The histological structure of human and ovine vaginal tissue is similar, comprising an epithelium, collagen-rich lamina propria and a muscularis containing smooth muscle18. Changes to the composition of these layers and their relative contribution to POP susceptibility is not well understood19. Neither is it known how such changes are reflected in POP-Q measurements or vaginal wall weakness. A relationship between extracellular matrix proteins (ECM) and POP has been identified, with a high content of immature collagen III associated with POP20. While collagen type I and III have been shown to increase with prolapse, others have suggested that the ratio of collagen type III to type I decreases21. Irrespective, it appears that the collagen remodels with the onset of prolapse, due to increased expression of matrix metalloproteinases (MMP)-2 and -1222. This is further exacerbated during the progression of prolapse by an increase in other matrix metalloproteinases, active MMP-9 and a decrease in fibulin 5, essential for elastogenesis23. There is also a decrease in the transcriptional regulator, Homeobox protein Hox-A13 (HOXA13), which controls the expression of ECM associated genes involved in elastic fibre homeostasis24 in vaginal tissue22. Elastic fibres play an important role in the mechanical properties of the vaginal wall, allowing the tissue to extend and return to its original shape without damage25 particularly during pregnancy26. Disruption of elastic fibre synthesis by the absence of lysyl oxidase like 1 (LOXL1) or knock out of Fibulin 523, an essential elastic fibre binding protein required for synthesis, contributes to spontaneous POP in mice23,27.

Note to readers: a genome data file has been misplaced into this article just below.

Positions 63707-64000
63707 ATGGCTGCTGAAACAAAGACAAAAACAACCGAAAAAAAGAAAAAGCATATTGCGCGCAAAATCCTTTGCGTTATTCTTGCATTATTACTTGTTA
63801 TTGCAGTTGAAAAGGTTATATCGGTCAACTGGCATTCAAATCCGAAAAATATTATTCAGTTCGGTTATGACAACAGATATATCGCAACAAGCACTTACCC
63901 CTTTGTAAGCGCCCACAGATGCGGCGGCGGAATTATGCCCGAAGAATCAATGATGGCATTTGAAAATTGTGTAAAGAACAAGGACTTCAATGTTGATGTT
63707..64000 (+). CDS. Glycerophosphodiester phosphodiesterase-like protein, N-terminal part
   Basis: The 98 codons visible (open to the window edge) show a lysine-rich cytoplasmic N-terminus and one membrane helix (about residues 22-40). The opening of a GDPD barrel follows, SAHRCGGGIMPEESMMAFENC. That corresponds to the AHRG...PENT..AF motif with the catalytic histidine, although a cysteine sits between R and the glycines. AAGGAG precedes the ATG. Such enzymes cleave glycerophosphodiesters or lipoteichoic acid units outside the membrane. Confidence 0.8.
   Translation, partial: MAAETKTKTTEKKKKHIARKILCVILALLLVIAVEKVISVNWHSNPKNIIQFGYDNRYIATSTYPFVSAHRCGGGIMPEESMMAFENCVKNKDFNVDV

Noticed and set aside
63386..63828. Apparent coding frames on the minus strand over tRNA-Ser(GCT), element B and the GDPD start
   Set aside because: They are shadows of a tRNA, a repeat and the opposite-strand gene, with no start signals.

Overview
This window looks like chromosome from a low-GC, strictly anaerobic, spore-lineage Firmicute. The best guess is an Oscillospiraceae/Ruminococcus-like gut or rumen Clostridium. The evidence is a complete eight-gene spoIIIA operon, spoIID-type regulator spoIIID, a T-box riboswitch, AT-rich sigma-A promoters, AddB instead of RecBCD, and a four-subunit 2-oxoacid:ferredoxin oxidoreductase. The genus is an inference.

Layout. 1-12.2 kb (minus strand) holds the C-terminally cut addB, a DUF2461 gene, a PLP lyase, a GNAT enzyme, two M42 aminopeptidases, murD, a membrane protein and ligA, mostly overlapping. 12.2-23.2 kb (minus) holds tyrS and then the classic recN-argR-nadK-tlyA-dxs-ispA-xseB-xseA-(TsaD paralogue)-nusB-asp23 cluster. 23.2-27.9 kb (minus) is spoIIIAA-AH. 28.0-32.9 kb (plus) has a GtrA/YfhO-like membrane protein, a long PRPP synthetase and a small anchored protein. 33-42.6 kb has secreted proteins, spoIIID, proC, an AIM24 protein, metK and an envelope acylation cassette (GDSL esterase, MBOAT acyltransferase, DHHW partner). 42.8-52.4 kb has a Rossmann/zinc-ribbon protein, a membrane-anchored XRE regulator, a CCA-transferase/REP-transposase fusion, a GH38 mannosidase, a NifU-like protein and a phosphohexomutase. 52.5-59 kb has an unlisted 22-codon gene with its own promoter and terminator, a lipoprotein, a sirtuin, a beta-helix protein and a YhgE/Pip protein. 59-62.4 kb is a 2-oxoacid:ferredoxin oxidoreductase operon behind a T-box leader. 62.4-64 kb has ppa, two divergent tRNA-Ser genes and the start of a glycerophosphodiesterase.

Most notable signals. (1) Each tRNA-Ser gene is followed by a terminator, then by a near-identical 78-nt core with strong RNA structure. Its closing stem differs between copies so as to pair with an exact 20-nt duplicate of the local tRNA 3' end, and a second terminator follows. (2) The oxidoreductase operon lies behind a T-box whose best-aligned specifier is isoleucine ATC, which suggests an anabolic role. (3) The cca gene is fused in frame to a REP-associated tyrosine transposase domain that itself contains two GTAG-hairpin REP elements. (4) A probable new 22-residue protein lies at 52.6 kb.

Smooth muscle provides mechanical strength to tissue and viscoelasticity to the vagina, allowing for expansion during intercourse and vaginal delivery. There is a reduction in cross-sectional area of nonvascular vaginal smooth muscle in both the posterior and anterior wall in women with POP28,29,30. However the mechanism involved is not well understood31. A reduction in smooth muscle content of the vaginal muscularis may impact its biomechanical properties.
The purpose of this study was (1) to analyse “POP-Q” and pressure sensor measurement differences in ovine vagina and (2) to correlate these data with the collagen, elastic fibre and smooth muscle content and biomechanical properties of ovine vaginal tissue to determine if a relationship exists between ECM and smooth muscle content of the vagina, its biomechanical properties and susceptibility to POP by parity. We hypothesised that with increasing parity, ECM proteins and smooth muscle content decreases and is associated with altered biomechanical properties of ovine vaginal tissue. These altered properties will relate to vaginal tissue weakness, reflected in abnormal “POP-Q” measurements and changes in pressure distribution along the ovine vaginal wall.
Vaginal weakness identified in multiparous ewes by “POP-Q” and pressure sensor measurements